Cardinal Brandmüller: “Oases in the Desert”

Source: FSSPX News

Cardinal Walter Brandmüller during his induction into the cardinalate on November 20, 2010

Cardinal Walter Brandmüller, who celebrated his 95th birthday earlier this year, published an article on the German-language site, in which he did not mince words against the Church in Germany. He developed a reflection on the course to follow in the current situation, which quite frankly turns towards tradition.

Cardinal Brandmüller, who signed the two dubia letters addressed to Pope Francis in 2016 and 2023, took up his pen again to deplore the state of the Church and to propose solutions to priests and the faithful in the situation of current crisis.

A Disillusioned Observation 

He notes that “as might be expected, the Synodal Path has long since lost its way.” The results: millions of euros of church tax money spent and “discord in central questions of faith and  moral doctrine,” even among bishops, which allows talk of heresy and schism.

The state of Catholicism in Germany is one of “mass apostasy.” As for the seminaries, where they are not closed, they are almost empty. “But,” notes the cardinal, “the places of formation of certain communities – such as the Fraternity of St. Peter, the Institute of Christ the King, the Community of Saint-Martin, the Heiligenkreuz [Sacred Heart] convent – enjoy an active life and are increasing.”

A Bygone Period of Christianity

The cardinal historian recalls that “In the decades after the Second World War, the Catholic social doctrine was the basis for the reconstruction and development of the Federal Republic of Germany under Konrad Adenauer.” But “with the success of the German economic miracle, the increasingly thick clouds of the materialistic zeitgeist began to block the view of the sky.”

The wave of earthly goods “overwhelmed the land.” The result was “a post-Christian, atheist society, in which Christianity, the Church, only has a niche existence. Ignored, despised, fought.” Thus “in most areas of Germany, the Church has had to exchange its former place of honor for the dock of the accused.”

A Distorted and Apostate Society 

The report further notes that “the latest legislation has also set standards in the field of marriage, family and health policy, which scorns Christian morality and social doctrine, even anthropology developed since classical antiquity.” Thus “Hardly any perversion conceivable, from in vitro fertilization to euthanasia and assisted suicide, has been locked out.”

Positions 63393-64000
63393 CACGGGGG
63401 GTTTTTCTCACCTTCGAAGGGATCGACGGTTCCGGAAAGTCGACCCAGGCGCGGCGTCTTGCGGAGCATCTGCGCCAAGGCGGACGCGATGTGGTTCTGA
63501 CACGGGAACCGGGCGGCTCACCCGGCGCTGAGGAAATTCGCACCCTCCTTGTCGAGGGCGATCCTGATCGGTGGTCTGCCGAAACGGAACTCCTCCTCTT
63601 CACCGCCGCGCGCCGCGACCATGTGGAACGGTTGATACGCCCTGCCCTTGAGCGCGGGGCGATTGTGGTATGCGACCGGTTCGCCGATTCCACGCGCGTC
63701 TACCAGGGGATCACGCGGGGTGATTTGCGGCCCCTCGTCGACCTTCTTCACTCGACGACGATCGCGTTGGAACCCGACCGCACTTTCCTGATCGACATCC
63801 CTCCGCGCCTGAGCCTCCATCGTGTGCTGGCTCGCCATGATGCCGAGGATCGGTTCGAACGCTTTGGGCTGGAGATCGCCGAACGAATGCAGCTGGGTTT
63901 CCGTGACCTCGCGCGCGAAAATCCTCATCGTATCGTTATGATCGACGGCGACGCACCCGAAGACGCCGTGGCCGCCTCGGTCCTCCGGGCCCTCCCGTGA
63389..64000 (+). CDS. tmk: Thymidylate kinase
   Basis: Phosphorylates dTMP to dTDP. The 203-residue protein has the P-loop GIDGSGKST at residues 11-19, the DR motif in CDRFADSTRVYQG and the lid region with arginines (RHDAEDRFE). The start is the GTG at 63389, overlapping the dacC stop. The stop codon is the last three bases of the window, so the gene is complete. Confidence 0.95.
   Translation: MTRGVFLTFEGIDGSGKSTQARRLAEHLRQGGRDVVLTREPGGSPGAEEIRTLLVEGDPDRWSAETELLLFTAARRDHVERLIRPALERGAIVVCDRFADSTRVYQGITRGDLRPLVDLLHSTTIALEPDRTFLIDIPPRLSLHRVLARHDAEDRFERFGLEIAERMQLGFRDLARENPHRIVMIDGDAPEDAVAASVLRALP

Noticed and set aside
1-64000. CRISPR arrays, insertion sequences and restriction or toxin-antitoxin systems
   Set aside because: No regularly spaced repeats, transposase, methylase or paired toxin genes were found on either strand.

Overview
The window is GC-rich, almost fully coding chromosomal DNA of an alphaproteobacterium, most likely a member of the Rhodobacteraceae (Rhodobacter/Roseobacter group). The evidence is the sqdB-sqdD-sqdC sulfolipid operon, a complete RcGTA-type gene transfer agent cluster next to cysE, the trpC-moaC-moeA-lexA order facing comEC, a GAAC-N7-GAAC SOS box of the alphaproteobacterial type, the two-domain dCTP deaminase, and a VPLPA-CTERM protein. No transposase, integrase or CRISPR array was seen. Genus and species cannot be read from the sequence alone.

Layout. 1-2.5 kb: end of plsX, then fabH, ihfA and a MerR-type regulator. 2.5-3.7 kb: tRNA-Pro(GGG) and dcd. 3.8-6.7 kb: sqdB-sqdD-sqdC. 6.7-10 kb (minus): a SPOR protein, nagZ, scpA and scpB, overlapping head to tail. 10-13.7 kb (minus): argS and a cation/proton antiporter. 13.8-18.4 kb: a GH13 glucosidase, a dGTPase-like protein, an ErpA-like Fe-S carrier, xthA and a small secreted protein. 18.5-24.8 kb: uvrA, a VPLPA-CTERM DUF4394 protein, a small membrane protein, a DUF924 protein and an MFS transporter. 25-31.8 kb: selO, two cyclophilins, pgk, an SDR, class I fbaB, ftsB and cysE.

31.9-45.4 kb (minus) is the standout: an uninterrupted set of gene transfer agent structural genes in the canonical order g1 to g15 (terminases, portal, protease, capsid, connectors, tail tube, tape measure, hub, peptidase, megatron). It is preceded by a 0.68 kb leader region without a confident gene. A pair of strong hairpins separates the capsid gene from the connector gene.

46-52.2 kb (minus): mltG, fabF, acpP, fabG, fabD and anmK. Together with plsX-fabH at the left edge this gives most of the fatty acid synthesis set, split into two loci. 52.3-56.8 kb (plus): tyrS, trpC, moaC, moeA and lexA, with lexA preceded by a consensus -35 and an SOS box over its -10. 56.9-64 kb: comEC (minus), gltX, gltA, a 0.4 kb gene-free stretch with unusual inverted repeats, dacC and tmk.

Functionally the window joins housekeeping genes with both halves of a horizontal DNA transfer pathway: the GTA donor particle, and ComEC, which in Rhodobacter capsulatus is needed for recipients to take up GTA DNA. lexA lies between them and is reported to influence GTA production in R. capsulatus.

We must therefore react: “And now the Christian, the Catholic who finds himself in this human, cultural desert, must create oases where he can still breathe freely and survive.” This will require moving from a “strong church presence to a church of small communities.” This development, for the cardinal, is inevitable.

Give the Priest His Place Again

To achieve this evolution, the cardinal calls for “a more decisive emphasis in the self-image of the priests.” To describe this image, the prelate appeals to “the ancient rite of ordination” which enumerated the duties of the priest: “he was consecrated to offer the holy sacrifice, to bless, to lead the Church, to preach and to baptize.”

And he adds that “there is no mention of parish administration, committees or asset management and management of social institutions or other works.” He finally notes that “this catalogue of duties dates back to the Middle Ages, but it contains precisely the action to which the priest is consecrated today as ever.”

He clearly drives the point home: “The committee and meeting Catholicism, which has flourished since Vatican II, has already become a discontinued model, and hardly anyone – apart from the ‘officials’ of the Central Committee – will shed a tear.”

Also, “this distinction, which reserves to the priest only the ‘praeesse’ – the presidency – the direction of the community, must be made to allow the priest the freedom to fulfill his actual mission: preaching, the liturgy, the administration of the sacraments. and pastoral care.” In other words, everything the innovators want to strip away.

The Role of the Laity

As for the laity, explains Cardinal Brandmüller, “just like the priests, they also follow their own vocation. Their area of responsibility is not the pulpit and the altar, but, as Vatican II emphasizes, ‘the world’ in which the Church must carry out her mission.”

Thus, a healthy distribution of tasks “provided that collaborators are chosen carefully and that mutual trust reigns” would allow the priest “to gain the time necessary for the conscientious preparation of preaching, catechesis, pastoral maintenance, and his own spiritual life.”

The cardinal concludes with these words: “living communities, like islands in the sea, could provide a safe haven for people drifting aimlessly on the waves of the zeitgeist.”

Although the cardinal’s analysis is aimed first and foremost at Germany, it must be extended to all Catholic countries, which suffer, more or less, in one way or another, this “silent apostasy” already denounced by John Paul II. The plan that the German cardinal envisages for his country must be carried out throughout Christendom.